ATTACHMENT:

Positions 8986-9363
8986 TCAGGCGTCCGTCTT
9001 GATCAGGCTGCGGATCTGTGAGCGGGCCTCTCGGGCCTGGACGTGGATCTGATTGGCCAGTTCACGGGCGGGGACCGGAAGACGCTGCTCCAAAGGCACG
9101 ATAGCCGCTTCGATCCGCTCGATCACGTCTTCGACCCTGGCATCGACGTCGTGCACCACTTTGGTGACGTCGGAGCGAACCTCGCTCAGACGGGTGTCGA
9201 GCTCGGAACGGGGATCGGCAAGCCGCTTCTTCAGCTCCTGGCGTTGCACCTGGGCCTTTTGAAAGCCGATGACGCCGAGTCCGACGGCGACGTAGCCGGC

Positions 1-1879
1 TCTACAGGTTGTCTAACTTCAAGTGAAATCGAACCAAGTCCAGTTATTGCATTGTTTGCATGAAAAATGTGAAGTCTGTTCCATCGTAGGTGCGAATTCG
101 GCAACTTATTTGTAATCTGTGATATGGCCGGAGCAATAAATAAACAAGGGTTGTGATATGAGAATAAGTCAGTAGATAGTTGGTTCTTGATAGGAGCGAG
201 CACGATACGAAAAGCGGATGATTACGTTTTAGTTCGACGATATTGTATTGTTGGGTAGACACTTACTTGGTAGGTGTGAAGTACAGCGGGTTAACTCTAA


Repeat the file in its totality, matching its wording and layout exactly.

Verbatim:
Positions 8986-9363
8986 TCAGGCGTCCGTCTT
9001 GATCAGGCTGCGGATCTGTGAGCGGGCCTCTCGGGCCTGGACGTGGATCTGATTGGCCAGTTCACGGGCGGGGACCGGAAGACGCTGCTCCAAAGGCACG
9101 ATAGCCGCTTCGATCCGCTCGATCACGTCTTCGACCCTGGCATCGACGTCGTGCACCACTTTGGTGACGTCGGAGCGAACCTCGCTCAGACGGGTGTCGA
9201 GCTCGGAACGGGGATCGGCAAGCCGCTTCTTCAGCTCCTGGCGTTGCACCTGGGCCTTTTGAAAGCCGATGACGCCGAGTCCGACGGCGACGTAGCCGGC

Positions 1-1879
1 TCTACAGGTTGTCTAACTTCAAGTGAAATCGAACCAAGTCCAGTTATTGCATTGTTTGCATGAAAAATGTGAAGTCTGTTCCATCGTAGGTGCGAATTCG
101 GCAACTTATTTGTAATCTGTGATATGGCCGGAGCAATAAATAAACAAGGGTTGTGATATGAGAATAAGTCAGTAGATAGTTGGTTCTTGATAGGAGCGAG
201 CACGATACGAAAAGCGGATGATTACGTTTTAGTTCGACGATATTGTATTGTTGGGTAGACACTTACTTGGTAGGTGTGAAGTACAGCGGGTTAACTCTAA